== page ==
What do bad players do the most FunD? They over value hands, and pay off because they want to see what their opponent had. They aren't grinders, and the information is more valuable to them then to you or I. This is especially true in live games.

I actually agree with all of this, but I would still range this guy differently based on his actions and the "bad player psycology", which you talk about. Bad players hate to fold, but they are usually also passive, and they love to slowplay and "trap".

So its totally reasonable for a bad player to not isolate with KQ preflop, when he is in the big blind. And when he then flop the nuts, he dont want to chase the little rabbit away, so he just check-call. Then however on the turn a flushdraw turns up, and he panick about that and donk lead for full pot hoping to get the flushdraw to fold.

On the river his nightmare comes true, because the flushdraw comes in, so he check. This all makes complete sense for a bad player, and this is why, I put all 16 combos of KQ and all 12 combos of Q8 in his range.

Him playing a flopped two pair this way is a little more strange even for a bad player. After all the turn card was really bad for him, since any 8 now had a straight. But maybe he did not even notice this and just saw the flushdraw. Or maybe he panicked and did not know, what to do with a hand, which was confusing to him.

This however is not something, I would expect as the default even for a bad player. So I will substantially reduce the flopped two pair. A turned two pair makes a little more sense, because maybe he simply does not understand his relative hand strength and got overly excited, when he "improved".

All in all I just think, valuebetting this river is a little to thin, but of course it also depends on, which sizing hero goes for. Anyways thanks for the discussion about, what is definitely an interesting hand :)
 
John A

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I actually agree with all of this, but I would still range this guy differently based on his actions and the "bad player psycology", which you talk about. Bad players hate to fold, but they are usually also passive, and they love to slowplay and "trap".

So its totally reasonable for a bad player to not isolate with KQ preflop, when he is in the big blind. And when he then flop the nuts, he dont want to chase the little rabbit away, so he just check-call. Then however on the turn a flushdraw turns up, and he panick about that and donk lead for full pot hoping to get the flushdraw to fold.

On the river his nightmare comes true, because the flushdraw comes in, so he check. This all makes complete sense for a bad player, and this is why, I put all 16 combos of KQ and all 12 combos of Q8 in his range.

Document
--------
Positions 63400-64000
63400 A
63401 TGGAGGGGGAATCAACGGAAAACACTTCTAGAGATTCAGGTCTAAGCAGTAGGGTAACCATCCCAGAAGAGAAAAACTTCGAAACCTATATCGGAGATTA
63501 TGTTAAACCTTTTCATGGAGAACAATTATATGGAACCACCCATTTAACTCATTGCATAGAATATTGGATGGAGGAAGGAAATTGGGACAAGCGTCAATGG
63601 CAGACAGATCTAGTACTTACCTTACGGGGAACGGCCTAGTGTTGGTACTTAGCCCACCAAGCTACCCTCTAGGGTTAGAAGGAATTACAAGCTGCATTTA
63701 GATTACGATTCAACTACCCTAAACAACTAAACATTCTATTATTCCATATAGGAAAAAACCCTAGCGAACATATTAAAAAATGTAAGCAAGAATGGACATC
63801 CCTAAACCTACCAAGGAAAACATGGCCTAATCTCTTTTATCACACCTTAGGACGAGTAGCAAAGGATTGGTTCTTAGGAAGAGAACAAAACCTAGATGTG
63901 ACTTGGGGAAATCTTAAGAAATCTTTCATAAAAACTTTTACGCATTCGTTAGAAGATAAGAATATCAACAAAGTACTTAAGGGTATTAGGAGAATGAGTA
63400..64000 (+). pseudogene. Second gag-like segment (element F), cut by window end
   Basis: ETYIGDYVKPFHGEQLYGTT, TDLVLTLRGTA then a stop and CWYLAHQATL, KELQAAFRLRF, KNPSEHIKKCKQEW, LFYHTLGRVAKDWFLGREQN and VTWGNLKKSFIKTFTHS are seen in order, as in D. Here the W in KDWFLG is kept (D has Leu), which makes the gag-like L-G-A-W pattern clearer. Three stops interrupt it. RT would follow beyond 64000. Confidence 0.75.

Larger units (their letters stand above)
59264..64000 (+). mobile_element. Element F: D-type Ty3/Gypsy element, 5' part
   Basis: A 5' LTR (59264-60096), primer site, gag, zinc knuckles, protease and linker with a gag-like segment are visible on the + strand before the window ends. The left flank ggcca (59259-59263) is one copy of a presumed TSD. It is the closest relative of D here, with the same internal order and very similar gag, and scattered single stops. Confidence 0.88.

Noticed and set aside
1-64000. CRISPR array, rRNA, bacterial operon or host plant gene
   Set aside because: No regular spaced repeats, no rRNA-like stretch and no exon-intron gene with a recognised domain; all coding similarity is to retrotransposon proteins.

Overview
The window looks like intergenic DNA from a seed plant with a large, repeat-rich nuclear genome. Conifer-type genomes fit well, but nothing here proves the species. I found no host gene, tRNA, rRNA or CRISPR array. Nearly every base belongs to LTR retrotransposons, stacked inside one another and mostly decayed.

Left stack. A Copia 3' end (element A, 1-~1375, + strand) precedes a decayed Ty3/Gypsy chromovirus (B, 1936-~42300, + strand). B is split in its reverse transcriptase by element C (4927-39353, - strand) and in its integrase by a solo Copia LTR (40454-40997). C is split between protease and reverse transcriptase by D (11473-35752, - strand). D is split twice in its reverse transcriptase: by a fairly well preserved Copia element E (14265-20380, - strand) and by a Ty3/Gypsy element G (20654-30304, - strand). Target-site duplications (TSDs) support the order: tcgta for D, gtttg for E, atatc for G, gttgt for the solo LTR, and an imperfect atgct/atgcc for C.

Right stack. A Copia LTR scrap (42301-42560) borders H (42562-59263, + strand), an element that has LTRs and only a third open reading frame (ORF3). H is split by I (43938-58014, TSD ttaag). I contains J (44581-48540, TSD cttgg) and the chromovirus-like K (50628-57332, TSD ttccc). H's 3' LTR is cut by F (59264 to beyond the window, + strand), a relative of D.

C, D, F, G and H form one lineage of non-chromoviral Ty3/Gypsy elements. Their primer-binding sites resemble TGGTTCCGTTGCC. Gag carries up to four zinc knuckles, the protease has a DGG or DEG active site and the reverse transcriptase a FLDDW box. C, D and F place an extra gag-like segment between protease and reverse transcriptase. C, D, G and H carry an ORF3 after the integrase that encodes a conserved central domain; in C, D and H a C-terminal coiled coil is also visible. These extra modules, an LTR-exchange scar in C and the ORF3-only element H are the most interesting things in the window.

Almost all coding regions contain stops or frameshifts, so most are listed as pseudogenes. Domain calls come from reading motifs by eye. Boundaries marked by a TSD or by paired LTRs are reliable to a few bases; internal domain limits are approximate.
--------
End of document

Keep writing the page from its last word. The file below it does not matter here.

I'm just going to give you a little more about how I think through hand ranges. You can ignore or take it if you want. If you want some validation, just ask anyone who has taken a coaching lesson from me before or had me sweat them and ask them how good I am at putting people on ranges. I'm not claiming to be the best, just offering what I do know about the game and how I approach it.


Correct - PRE-FLOP this is entirely possible (commenting on bolded section above)... except you're missing how two points fit together. Bad player = they will not play hands ideally, and over value their hands.

There's a range of bad players. I usually try and rank them 1 - 10 and if I don't have more than one hand on someone, I try and put them at a mean of 5. 5 meaning they will miss value, not raise the correct hands, and over value their hands, but they won't be total morons.

A value of 1 for me would be someone who would massively **** up a hand. If someone had KQ and Q8 here and played it like this, I would rate them a 1. It's not just one action that gets them to a 1, but several actions.

A 4-6 to me would sometimes not raise pre-flop... if we didn't have other streets, KQ would be 100% in their range. But we do have more streets. When that person doesn't CR the flop or lead, that number drops for me, maybe to a 3. So I'd still have KQ in their range, but I'd remove some combos. Then when they pot lead the turn, I'd drop it to a 1-2. Why? Because it makes little sense to not CR the flop AND then try and scare off opponents who have top pair or 2 pair. It's about as backwards as you can get in poker theory. The same w/ Q8.

So you rarely say someone NEVER has X hand, but usually you discount their range (in this example I said I'd include Q8 but discount it). I would remove KQ however, maybe put 1 combo in.

Again, just my two cents on how to really range your opponents. It seems to work for me.
 
John A

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OK, bet OTR. I was thinking we won't get many worse hands to call, where am I leaking here?

It depends on the stakes you're playing, but it's probably not a major leak. See my above post. I'm an aggressive value better against bad players based on 2 main things. 1) The lower you're ranking your opponent, the more aggressive you need to be in your value betting. 2) If they are check/calling the whole way.